Today I was sat tweeting in Costa while my phone charged and suddenly I heard a woman’s voice slightly raised on the table next to me. I turned to see a man with his back to me and a woman on the other side of the table, talking to him,
“You’ve hit me before! What you want me to stop talking so loud?! Don’t you think people should know what you’ve done?”
Suddenly my entire attention became focused on the table next to me and the interaction of the two people sitting there. What could I do? How could I let this woman know that there’s help out there? That what he’s doing to her is wrong? I decided to wait, and pray for an opportunity to speak to her.
And as I sat there waiting and praying, all I could do was listen to the conversation unfolding next to me.
Her: “Why do you keep doing this to me? You said you’d stop drinking! You keep doing all these things to me”
Him: “I came here expecting you were going to apologise to me, and you’re trying to make it all my fault!”
He kept employing the “quiet voice” tactic; keeping his voice low, so she sounds like a hysterical woman to everyone else, while he whispers offensive names and other nasty things under his breath.
Her: “I just want to fix things, I know it’s not always you, it is partly me…”
Him: “You’re always making it worse, why do you make it worse…?!”
I sat there, praying and asking others on twitter to pray, that I would have the opportunity to speak to her. At one point she got up, ready to leave, but he convinced her to sit back down. I packed up my bag and wrote a note with my name, email, address, phone number and the details of Lundy Bancroft’s book “Why Does He Do That?”
She was so articulate and so good at putting across her point. And yet he constantly undermined her.
So I waited and prayed and prayed and waited. And eventually she stood up to leave. He stayed sat down and she walked away, I stood up and gave her my note and told her I might be able to help, that she could contact me. The man stayed sat down and didn’t follow her so I walked down the stairs and said to her,
“I work with domestic abuse, I might be able to help. My ex-husband was abusive…I’ve written down a book that might help you on that note.”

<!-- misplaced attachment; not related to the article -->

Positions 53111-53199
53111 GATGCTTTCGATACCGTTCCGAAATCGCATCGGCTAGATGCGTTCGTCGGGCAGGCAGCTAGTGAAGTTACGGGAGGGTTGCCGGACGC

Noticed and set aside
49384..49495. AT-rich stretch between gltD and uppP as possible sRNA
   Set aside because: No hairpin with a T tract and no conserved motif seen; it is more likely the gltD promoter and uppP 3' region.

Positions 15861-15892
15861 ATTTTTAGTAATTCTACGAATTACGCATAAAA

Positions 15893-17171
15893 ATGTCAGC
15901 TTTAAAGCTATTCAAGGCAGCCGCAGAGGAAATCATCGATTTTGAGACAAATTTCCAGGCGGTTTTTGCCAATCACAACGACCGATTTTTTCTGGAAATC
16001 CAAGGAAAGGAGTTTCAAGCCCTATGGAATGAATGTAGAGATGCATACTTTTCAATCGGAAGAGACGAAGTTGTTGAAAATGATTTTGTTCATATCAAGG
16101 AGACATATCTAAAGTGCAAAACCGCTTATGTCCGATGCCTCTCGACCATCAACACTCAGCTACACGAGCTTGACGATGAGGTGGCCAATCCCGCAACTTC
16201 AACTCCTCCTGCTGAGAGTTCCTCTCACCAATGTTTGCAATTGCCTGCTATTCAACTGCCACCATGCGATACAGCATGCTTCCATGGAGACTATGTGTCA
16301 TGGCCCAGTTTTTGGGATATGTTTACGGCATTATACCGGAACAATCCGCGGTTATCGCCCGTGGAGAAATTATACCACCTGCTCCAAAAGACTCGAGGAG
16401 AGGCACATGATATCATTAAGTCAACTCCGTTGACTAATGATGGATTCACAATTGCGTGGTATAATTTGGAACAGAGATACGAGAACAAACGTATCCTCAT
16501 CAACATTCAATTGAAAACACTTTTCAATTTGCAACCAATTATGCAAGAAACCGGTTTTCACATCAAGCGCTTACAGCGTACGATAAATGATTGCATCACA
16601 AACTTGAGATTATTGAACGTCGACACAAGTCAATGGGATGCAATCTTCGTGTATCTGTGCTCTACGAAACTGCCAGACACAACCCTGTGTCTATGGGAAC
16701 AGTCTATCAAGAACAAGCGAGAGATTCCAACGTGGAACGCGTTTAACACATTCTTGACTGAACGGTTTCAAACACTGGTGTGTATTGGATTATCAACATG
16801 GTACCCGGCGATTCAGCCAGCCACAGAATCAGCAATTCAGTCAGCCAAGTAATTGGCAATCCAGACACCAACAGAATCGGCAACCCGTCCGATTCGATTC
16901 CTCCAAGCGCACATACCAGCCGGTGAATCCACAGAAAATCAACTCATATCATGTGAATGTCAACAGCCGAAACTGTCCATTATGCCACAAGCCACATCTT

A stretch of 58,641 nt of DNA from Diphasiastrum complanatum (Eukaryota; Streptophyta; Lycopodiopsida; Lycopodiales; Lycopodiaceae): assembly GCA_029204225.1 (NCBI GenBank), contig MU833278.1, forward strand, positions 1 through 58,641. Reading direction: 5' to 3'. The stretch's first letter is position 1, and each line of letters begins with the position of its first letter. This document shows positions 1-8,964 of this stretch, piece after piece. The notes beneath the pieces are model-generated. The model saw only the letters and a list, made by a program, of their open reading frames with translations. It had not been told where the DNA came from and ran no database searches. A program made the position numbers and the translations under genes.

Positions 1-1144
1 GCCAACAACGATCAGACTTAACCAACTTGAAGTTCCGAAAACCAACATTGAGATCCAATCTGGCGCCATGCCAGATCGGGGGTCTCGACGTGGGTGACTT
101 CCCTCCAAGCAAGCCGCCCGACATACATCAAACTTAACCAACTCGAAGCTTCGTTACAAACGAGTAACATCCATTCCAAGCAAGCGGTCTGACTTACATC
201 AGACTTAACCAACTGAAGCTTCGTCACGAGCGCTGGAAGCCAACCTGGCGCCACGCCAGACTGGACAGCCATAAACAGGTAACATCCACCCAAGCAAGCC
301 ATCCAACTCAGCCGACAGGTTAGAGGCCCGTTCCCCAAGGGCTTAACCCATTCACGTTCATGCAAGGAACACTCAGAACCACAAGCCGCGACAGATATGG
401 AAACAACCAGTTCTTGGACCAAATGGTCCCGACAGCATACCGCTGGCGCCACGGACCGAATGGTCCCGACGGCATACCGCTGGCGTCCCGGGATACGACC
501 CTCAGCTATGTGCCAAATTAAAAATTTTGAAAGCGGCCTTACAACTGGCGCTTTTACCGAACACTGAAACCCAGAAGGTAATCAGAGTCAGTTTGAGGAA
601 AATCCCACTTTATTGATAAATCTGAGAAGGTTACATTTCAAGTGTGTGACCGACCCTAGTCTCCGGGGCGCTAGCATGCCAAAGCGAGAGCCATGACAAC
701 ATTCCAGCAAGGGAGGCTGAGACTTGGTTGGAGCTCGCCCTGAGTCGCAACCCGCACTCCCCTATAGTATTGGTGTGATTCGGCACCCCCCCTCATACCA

She looked at me and quickly said, “Oh no! It’s not domestic abuse! It’s just unresolved issues, that’s all!” Then she hurried off.
I walked towards my train, heartbroken again by the reality of how men can break women so totally, without consequence or challenge. Painfully aware of how I once was a woman who refused to accept my ex-husband was abusive. The sadness I felt was heavy and consuming.
And yet, even in that pain and sadness, I praised God that I was able to give her some information. That an opportunity was provided and just maybe this opportunity will enable the woman to move forward. I will continue to believe there is hope, that she can be restored and freed.
I got home, my heart still heavy, and began to read with hope again rising the story of how Carl Beech and Dean Gray had challenged an abusive man on the underground; I was reminded that there are men and women across the UK and beyond challenging violence against women, bringing freedom and hope to women and children. If each one of us sees every opportunity as a chance to make a difference, we will do just that. If each one of us doesn’t just stand by when we hear, see or learn of abuse and violence, we will make a difference!
I happened to get a text from a friend just now and even though she didn’t know about this situation she had sent me the following verse:
“But thanks be to God who gives us the victory, through our Lord Jesus Christ, therefore my beloved be steadfast, immovable, always abounding in the work of the Lord knowing that your labour is not in vain in the Lord.” [1 Corinthians 15:57-58]
If you pray, please do pray for the woman I met today, let her and any children she has find hope and freedom and for the man who is choosing to continue abusing her to be held accountable and challenged, knowing that nothing we do for God is in vain!